Tuesday, September 29, 2009
Getting to the border from downtown San Diego took about 15 minutes. We took the last USA exit for Camino de la Plaza and entered the maze of streets and parking lots that is San Ysidro, California. (It looks like just a slightly nicer version of Tijuana with the peace of mind of being on the familiar side of the fence.) We found a good $4 lot on the grounds of what appeared to be an abandoned motel and started working our way toward the border.
We zig-zagged through a maze of walkways up and over the highway to get into the border crossing. We passed through one tall turnstile, then right past a few officers doing occasional random checks, I guess, and through another pair of turnstiles into Mexico. Immediately the smell changed. It wasn't a heavy stench but a light pervasiveness of sewage in the air that continued the entire time we were in the country.
After following a corridor of walls we entered a plaza with some pharmacies, souvenir shops, and restaurants. Bright, tacky, bold-worded signs in English were everywhere. We strolled across the plaza pretty quick and wended our way up over a pedestrian bridge crossing the Tijuana River. This was a narrow green ribbon flowing down a broad cement channel. The river carried suds, occasional piles of garbage, and probably other stuff. A few beggars sitting along the bridge held paper cups.
One thing I had noticed at the border crossing that made me a little nervous is that we were the only Caucasian people around. Somehow I thought the border would have groups of American tourists moseying across, but I didn't see very many. Rob told me later it was the smallest number of Americans he's seen in Mexico, and that many of the stands normally housing souvenir shops were either closed or empty. The economy, plus the swine flu scare, plus some drug-related violence earlier in the year seem to have hit Tijuana tourism pretty hard. This made us prime targets for vendors hawking their wares. They could spot us coming a mile away.
After crossing the bridge, we took the main pedestrian route heading toward Avenida Revolucion. Before reaching the Ave. however and its giant archway, Rob abruptly stopped at a fish taco restaurant and declared it was time for dinner. He had been to this place at 125 Madero (marked by yellow signs and Tecate advertisements) several times and told me it was his favorite. The restaurant had an open front and picnic tables, but we had a roof over our heads. The menu was printed on a cardboard sign in black marker. In the upper-right corner was listed "Viagra Soup - $4.99. It works!"
View Great fish tacos in Tijuana - 125 Madero in a larger map
I ordered a supreme taco and, when prodded by the owner, assented to ordering two. I also ordered a Coke, following Rob's Guatemala mission trick of washing down dinner with a Coke in order to "kill the bad stuff". While the kindly owner and his wife were grilling up the tacos, we were treated to chips out of a plastic basket and a bowl of green salsa that had been sitting on the counter. The salsa was excellent and very hot!! The tacos had everything on them as well, and, while small, they were extraordinary. I asked the owner what the meat was and he replied "Marlin". All that for $5. Only bummer was the small bug crawling across my plate when I was done but I just pretended (and prayed) that it had wandered on there from somewhere else as I was finishing up my meal.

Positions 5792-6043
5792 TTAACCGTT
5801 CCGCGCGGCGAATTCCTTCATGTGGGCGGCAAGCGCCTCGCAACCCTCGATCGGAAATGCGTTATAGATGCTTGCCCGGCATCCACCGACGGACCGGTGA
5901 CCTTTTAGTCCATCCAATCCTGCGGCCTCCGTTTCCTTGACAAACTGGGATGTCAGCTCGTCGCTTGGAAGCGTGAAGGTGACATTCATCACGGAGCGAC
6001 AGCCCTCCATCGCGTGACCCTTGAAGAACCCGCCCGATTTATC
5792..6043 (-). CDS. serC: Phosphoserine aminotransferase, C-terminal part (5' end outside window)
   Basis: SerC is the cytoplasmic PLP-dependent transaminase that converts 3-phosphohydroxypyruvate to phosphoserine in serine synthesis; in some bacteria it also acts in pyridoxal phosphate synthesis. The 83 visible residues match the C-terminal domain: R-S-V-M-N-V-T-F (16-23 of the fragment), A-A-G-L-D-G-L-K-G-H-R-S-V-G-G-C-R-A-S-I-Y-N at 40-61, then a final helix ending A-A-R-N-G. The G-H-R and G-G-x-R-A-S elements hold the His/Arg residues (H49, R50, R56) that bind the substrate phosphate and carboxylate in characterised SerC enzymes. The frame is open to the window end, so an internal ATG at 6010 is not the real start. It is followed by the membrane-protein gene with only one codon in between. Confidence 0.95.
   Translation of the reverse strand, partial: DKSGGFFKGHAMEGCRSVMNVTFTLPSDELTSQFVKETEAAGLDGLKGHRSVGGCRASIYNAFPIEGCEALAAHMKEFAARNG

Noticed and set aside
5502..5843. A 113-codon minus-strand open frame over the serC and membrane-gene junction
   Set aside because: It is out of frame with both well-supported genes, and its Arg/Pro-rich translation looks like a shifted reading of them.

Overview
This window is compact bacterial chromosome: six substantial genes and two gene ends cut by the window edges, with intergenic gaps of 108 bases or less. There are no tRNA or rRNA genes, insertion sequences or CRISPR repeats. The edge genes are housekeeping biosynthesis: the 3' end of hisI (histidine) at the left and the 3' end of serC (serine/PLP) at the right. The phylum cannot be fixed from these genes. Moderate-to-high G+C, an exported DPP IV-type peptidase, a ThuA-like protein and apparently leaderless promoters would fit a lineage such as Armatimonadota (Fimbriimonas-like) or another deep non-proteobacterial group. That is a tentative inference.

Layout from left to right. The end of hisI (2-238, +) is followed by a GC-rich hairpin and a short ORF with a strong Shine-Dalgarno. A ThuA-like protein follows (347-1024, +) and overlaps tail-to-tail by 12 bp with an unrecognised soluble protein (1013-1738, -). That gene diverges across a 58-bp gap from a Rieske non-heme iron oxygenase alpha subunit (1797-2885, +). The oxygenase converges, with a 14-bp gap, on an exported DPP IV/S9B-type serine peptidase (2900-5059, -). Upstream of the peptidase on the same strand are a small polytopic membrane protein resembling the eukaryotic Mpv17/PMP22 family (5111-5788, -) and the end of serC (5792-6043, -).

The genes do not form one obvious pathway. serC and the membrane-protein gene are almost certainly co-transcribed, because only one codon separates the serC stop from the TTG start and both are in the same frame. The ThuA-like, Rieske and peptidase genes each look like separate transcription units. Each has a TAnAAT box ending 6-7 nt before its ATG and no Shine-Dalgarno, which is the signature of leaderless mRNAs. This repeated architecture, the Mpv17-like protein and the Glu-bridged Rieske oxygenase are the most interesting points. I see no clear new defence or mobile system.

Our stomachs full, we proceeded under Tijuana's landmark arch toward Avenida Revolucion where we walked south for probably five or six blocks. Merchants at every store approached us with greetings in English, promising wonderful wares if we would only step inside. Some of them yelled out endearing statements about Seattle, since I wearing a Mariners t-shirt. One guy asked if we would like to pay some money to take a picture next to the "Tijuana tiger", a burro that I guess had been painted to look like a zebra. The burro was cool but sadly we had not brought a camera. Other men on the street asked if we liked women, and tried to entice us to enter adult clubs or allow them to lead us to other related activities.
After crossing what seemed like a fairly busy east-west thoroughfare, we walked one more block and turned around for the return down Ave. Constitucion, one block west. We had not yet reached the landmark big Mexican flag flying over downtown Tijuana. Rob said he walked to it once but by the time he reached it the neighborhood had gotten pretty sketchy.
The plan was to poke around in some shops on the way back, but Constitucion didn't have as many touristy shops and was a busier street. After a few blocks we jogged back over to Revolucion, where I started taking a look at some children's sized fake soccer jerseys out on the sidewalk. The owner pounced on me and let me inside to look at others that were on display. He quoted me around $40 the first time and when I started looking at something else he immediately dropped it to $25. I started looking at an adult-sized "I (Heart) Tijuana" t-shirt instead, which he quoted at $15. Rob later said his younger lady assistant was quoting him how low he could go in an Indian language while I bartered. Rob served a mission in Guatemala and is familiar with this kind of language.
We went back and forth for a while on the shirt. I got it for $11 but I think I was had. The owner showed no gratitude and yelled at me as I left the shop, angry that I had not taken a package deal for the kids soccer jersey, which he had dropped to $10.
We continued toward the bridge, but first Rob had to stop to get a peeled mango on a stick from a fruit stand. While we were waiting, some little kids came up with boxes of trinkets. One had a bunch of cool little bobblehead turtles, so I bought one for a dollar. It's held up pretty well through abuse from my kids since I've been home.